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Opening Mexico: The Making of a Democracy Hardcover – March 15, 2004

4.6 out of 5 stars 27 customer reviews

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Editorial Reviews

From Publishers Weekly

Preston and Dillon, former Mexico bureau chiefs for the New York Times, combine personal experience and journalistic accounts in this thoughtful report on the trials of Mexico's turbulent first taste of democracy after decades of authoritarian rule. With grace and candor, the authors capture this transitional period, which has been characterized by a slow and tense crumbling of Mexico's main political party, the PRI (a victim of its own incompetence and hubris), and a rapid increase in civic fervor. This is a portrait of historical change of seismic proportion, told from individual perspectives, depicting an intriguing web of heroic Mexicans struggling to bring about cultural change while others tend toward corruption. As a result, this book is as bleak as it is insightful. Hopeful victories in this "imperfect democracy" are few and far between. The authors detail government negligence and deception during the devastating earthquake of 1985, cunning reporters and renowned intellectuals attempting to pierce the regime's stronghold on the media, and the ongoing low-intensity warfare against deeply divided indigenous communities in the southern state of Chiapas. Also featured here is the controversial investigation of Mexico's narcotics underworld that implicates two high-level PRI officials as "associates" of Mexico's most notorious drug trafficker, Carillo Fuentes. This type of coverage earned the authors strong criticism from the authorities in Mexico and a Pulitzer Prize—the latter well deserved. B&w photos.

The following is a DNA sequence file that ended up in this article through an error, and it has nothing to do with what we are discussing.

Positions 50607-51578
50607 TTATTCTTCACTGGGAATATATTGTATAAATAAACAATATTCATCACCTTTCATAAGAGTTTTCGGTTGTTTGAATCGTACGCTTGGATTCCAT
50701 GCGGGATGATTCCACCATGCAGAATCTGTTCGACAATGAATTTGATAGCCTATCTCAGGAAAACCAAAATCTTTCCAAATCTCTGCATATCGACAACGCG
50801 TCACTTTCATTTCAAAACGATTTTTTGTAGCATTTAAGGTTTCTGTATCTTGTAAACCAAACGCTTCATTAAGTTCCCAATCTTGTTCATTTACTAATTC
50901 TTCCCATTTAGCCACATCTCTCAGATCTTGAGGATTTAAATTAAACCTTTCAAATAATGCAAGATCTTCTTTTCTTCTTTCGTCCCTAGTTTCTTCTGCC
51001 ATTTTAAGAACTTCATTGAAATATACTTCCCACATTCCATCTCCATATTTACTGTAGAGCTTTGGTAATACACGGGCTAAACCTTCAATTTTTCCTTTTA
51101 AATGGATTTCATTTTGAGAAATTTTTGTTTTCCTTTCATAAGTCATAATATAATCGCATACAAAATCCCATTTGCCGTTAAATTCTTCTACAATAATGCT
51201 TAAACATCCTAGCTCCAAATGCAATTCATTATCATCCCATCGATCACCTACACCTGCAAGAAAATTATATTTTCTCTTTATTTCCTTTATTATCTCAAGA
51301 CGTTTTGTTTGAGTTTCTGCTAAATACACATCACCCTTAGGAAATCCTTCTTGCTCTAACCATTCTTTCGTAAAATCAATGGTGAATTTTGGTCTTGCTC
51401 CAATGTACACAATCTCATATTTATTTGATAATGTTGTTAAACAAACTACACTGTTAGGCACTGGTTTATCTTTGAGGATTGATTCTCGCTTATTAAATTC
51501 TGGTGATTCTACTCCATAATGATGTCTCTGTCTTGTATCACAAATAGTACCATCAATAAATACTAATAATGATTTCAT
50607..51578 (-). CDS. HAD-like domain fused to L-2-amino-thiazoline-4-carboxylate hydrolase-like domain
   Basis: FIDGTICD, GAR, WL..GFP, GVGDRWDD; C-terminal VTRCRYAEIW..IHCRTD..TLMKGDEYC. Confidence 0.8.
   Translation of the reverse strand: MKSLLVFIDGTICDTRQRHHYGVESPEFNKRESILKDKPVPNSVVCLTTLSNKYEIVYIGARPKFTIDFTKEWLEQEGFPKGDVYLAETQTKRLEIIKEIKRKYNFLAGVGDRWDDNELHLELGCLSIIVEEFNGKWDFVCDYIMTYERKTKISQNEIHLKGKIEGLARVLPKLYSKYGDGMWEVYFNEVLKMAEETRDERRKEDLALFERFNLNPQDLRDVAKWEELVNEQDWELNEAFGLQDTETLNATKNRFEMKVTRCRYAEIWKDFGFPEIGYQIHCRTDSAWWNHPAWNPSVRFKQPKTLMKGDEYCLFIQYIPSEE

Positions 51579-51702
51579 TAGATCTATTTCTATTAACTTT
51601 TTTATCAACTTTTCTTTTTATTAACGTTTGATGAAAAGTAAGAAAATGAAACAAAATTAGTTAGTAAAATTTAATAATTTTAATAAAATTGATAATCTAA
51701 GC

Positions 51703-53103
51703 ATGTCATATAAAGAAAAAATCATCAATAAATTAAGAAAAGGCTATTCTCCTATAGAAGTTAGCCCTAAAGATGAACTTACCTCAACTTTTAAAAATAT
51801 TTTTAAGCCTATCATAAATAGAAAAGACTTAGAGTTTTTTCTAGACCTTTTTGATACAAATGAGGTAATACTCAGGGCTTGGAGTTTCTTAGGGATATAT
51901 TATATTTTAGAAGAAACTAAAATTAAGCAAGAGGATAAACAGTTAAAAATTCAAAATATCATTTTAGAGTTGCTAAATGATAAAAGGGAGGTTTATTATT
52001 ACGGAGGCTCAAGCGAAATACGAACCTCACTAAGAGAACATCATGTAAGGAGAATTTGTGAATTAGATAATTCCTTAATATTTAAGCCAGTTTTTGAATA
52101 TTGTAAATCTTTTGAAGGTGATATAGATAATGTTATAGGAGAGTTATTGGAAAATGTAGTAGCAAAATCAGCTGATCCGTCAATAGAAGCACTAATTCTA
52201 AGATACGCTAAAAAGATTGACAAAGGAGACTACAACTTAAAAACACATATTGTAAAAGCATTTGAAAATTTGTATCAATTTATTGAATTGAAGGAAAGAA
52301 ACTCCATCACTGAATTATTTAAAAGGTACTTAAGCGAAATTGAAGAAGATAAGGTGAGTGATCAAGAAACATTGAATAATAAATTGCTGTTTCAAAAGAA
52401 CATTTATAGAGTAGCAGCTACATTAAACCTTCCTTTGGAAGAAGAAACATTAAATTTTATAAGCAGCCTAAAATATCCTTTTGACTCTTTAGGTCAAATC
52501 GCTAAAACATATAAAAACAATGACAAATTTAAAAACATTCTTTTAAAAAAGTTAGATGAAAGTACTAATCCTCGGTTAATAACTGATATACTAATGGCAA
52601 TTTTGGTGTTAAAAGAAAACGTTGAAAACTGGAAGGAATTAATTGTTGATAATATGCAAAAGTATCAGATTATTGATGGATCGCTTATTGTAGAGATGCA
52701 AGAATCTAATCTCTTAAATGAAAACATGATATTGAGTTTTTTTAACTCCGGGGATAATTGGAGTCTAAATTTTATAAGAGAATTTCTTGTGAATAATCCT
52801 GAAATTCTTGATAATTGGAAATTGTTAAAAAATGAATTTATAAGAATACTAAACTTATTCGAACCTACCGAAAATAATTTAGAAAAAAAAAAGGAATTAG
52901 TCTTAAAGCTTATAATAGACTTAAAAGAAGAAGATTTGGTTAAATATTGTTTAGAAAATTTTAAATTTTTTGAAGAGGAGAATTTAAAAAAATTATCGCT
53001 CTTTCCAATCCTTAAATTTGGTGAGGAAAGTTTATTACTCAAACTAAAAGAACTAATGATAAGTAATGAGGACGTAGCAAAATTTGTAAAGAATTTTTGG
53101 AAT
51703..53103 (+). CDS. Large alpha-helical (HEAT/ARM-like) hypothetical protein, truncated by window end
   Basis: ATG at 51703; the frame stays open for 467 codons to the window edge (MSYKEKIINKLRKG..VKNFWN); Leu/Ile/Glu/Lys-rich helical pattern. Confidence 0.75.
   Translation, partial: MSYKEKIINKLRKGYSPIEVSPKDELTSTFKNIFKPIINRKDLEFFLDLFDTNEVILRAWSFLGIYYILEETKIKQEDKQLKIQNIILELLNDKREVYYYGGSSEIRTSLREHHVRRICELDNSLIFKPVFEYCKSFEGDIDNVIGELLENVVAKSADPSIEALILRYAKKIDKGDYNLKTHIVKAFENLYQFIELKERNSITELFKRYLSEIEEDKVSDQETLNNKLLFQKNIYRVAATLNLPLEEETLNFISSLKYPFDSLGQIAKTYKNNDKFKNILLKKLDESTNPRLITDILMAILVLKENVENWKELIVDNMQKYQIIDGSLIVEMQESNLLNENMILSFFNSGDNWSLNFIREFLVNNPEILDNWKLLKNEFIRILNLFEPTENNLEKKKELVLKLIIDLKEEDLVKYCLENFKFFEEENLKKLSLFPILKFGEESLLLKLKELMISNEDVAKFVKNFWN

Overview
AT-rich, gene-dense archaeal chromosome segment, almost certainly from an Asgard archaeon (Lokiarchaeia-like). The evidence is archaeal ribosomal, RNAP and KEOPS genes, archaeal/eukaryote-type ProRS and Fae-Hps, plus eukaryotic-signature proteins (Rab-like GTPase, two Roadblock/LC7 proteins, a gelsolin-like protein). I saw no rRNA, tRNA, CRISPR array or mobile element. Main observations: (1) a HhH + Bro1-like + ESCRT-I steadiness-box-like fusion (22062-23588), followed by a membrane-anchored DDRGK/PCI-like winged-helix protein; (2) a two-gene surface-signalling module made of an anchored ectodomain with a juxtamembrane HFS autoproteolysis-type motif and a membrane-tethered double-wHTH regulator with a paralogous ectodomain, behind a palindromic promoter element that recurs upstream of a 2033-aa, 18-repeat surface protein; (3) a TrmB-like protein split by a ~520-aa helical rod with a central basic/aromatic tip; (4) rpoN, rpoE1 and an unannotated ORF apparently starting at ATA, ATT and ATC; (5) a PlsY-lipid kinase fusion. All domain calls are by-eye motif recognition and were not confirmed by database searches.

Copyright © Reed Business Information, a division of Reed Elsevier Inc. All rights reserved.

From Booklist

Two reporters lately posted in Mexico by the New York Times review the county's recent political history in this hefty narrative. The authors structure their story line around the relinquishment of presidential power, which was held without interruption for the preceding 70 years by the Institutional Revolutionary Party (known as the PRI), in the 2000 election. They develop the PRI's increasingly blatant rigging of elections over the course of the 1980s and 1990s and the types of opposition the chicanery provoked. They describe the protests and appraise the motivations of election monitors, intellectuals, candidates, Mexican journalists, and leaders of a rebellion in Chiapas. As for the PRI's response to discontent with its rule, the authors recount the ascent of figures such as Carlos Salinas and Ernesto Zedillo and their differences in handling the severe crises (assassinations, the collapse of the currency, the wave of hypercriminality) that wracked Mexico during their terms. With a concluding and diffident portrayal of current president Vicente Fox, Preston and Dillon have compiled a crowded, comprehensive survey for watchers of contemporary Mexican politics. Gilbert Taylor